Business and Operations
Is your school’s financial aid program producing unintended, negative consequences for your applicant pool and current families? The answer might surprise you.
Schools want and need middle-income families to join their communities. Unfortunately, many schools use a financial aid model that actually discourages these families from applying for admission and aid.
Here’s why and how to fix it.
What Is Financial Aid?
At its most basic, financial aid is a discount program. It is a way to boost revenue by ensuring seats are filled. Further, it promotes socioeconomic diversity, which is a valued, mission-specific goal for many schools.
How do you talk about your financial aid program? Many schools use language similar to this: “We offer financial aid to families who cannot afford full tuition.”
Carefully consider the language you use in your communications. You will discourage interested families from applying for admission if you don't extend a more welcoming message. The language that you use can actually dissuade people from applying to your school by sending an unintended message.
The financial aid process entails a complicated application and detailed financial disclosure. Families are asked to provide their earnings as well as details about their debt, assets, and expenses. The process can feel drawn out, overwhelming, and invasive.
After all of that, the family receives their award letter. This may sound familiar: “On behalf of the financial aid committee, it is my pleasure to inform you that your application has been approved …” Or it might say, “We receive many financial aid applications, and we are unable to meet all demonstrated needs. After evaluating your application, we have awarded you …”
Families apply to your school because they believe your program will change the lives of their children. The language in these award letters does not reflect that.
Many applicant families read these letters as: “A committee has reviewed my information, agreed that I cannot afford your school, and luckily granted me a discount.”
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Middle-Income Families Have a Tremendous Impact
Socioeconomic diversity is vital to the culture of every school. Having applicants from a wider socioeconomic range offers you a stronger applicant pool, giving you more flexibility in shaping the student experience.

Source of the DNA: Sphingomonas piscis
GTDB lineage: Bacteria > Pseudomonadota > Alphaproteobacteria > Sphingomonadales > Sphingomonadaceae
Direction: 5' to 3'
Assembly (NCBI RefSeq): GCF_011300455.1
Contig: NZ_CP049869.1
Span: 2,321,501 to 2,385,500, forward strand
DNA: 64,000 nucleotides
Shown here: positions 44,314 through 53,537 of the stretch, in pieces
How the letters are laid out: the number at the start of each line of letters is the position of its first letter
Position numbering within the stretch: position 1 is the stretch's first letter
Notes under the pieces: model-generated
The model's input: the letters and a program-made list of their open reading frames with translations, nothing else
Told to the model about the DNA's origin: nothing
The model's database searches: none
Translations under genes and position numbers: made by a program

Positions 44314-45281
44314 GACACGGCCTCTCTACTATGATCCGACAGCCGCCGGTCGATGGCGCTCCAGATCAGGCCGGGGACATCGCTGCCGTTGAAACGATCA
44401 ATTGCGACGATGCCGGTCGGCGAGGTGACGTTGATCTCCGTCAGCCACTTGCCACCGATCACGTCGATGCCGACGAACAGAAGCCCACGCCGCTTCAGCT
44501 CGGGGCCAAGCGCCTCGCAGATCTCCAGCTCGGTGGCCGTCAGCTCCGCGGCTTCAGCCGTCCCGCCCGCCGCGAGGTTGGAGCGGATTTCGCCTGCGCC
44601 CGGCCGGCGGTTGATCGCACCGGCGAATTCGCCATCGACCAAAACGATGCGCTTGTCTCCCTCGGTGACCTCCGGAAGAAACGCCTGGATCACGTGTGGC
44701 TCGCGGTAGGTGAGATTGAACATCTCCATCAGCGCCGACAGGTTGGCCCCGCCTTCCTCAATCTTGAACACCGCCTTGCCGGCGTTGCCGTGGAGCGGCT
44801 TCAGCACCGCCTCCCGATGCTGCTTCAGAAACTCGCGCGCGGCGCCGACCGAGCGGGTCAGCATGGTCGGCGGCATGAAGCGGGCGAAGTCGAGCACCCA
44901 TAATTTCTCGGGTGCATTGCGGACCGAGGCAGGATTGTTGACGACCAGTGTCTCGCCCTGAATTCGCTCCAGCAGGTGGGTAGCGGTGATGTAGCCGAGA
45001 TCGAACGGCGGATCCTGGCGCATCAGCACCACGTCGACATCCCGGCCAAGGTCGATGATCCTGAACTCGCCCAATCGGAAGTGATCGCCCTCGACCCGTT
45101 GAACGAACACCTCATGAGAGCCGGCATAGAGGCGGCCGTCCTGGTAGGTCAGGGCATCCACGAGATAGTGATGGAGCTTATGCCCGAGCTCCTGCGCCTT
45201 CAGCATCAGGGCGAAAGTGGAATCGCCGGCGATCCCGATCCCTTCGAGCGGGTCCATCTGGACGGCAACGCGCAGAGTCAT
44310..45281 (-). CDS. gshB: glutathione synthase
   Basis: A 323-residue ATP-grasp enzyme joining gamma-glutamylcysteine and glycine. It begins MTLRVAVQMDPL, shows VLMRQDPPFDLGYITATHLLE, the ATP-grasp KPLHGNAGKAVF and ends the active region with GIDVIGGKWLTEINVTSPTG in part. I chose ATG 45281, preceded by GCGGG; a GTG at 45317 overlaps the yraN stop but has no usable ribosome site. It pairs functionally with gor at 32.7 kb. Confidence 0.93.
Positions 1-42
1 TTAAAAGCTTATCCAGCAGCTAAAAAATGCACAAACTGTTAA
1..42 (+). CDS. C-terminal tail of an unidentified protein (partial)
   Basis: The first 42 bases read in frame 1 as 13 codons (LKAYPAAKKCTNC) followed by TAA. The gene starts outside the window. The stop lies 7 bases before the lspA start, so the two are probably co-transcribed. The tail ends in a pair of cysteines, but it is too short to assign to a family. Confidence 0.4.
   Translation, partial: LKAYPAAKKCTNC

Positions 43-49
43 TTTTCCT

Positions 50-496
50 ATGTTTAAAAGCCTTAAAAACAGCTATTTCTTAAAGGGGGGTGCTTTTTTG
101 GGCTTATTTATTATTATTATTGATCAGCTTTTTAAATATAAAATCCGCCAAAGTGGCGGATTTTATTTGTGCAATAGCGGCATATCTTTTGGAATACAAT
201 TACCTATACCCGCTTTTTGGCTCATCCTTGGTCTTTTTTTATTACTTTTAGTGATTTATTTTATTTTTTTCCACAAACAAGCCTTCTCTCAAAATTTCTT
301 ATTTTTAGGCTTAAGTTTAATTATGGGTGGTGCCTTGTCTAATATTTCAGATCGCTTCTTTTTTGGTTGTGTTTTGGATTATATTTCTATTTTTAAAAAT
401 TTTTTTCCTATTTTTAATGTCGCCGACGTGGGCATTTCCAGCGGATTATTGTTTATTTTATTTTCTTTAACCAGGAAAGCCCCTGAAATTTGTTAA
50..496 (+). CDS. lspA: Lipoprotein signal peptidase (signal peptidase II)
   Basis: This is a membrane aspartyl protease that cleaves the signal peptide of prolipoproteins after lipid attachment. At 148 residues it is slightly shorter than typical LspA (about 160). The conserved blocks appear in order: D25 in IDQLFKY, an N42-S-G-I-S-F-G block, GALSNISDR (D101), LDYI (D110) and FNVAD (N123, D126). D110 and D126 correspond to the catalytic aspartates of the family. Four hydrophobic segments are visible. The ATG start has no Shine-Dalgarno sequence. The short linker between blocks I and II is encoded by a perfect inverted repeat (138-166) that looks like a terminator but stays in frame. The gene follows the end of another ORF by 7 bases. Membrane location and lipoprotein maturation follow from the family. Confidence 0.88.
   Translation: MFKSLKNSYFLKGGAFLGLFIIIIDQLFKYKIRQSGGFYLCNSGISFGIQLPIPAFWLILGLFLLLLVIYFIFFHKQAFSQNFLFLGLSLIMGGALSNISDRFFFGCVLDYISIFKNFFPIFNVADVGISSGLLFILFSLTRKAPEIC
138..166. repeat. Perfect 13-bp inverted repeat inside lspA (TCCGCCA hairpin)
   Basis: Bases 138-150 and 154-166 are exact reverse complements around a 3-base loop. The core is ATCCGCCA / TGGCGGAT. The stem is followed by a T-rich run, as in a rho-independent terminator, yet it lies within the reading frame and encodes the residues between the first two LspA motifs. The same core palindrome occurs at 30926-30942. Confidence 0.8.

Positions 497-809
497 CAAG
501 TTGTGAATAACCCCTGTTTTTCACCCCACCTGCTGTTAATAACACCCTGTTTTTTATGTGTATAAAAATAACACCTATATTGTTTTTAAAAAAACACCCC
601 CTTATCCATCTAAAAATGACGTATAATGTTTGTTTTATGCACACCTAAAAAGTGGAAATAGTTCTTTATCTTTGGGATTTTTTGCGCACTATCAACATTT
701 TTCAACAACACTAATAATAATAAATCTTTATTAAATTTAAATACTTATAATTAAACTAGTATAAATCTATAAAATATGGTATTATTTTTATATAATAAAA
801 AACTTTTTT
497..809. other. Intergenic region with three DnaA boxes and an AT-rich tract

From a financial standpoint, more middle-income applicants means you can assist more families. For example, rather than meeting the high need for 20 students, you can meet the moderate need for 50 students. This goes a long way toward filling classrooms, building culture, and ensuring diverse experiences.
How to Increase the Likelihood That Middle-Income Families Apply to Your School
To build a strong program to attract and retain socioeconomically diverse families, we recommend changing your approach and language. Your financial aid program should demonstrate that you value and celebrate what families can pay, rather than touting the school’s generosity to families who “cannot afford” your tuition.
No one is going to apply to a school that makes them feel inadequate because they cannot afford it. Instead of using the terms “discount” or “aid,” we recommend adopting a sliding scale, indexed, or flexible tuition. This approach sets a range that reflects families’ finances, and celebrates those families’ decision to enroll their children.
An indexed tuition program encourages socioeconomic diversity. It removes the concept of giving a discount and consequently changes how your school manages its relationship with parents.
This does not change the way you set or publish your tuition, nor does it impact your mathematical formula for aid determination. Instead, it changes the language you use and the families you attract for aid application.
We cover this topic more in Volume 45, Issue 13 of Ideas & Perspectives, our flagship periodical. We'll show you how to construct a new sliding scale and build a flexible tuition model. If you don’t currently receive I&P, learn more about becoming a member here.
While the changes we suggest may seem radical, this shift in approach will have the effect of bringing more middle-income families to apply for admission to your school. In return, you'll benefit from their involvement in your community.
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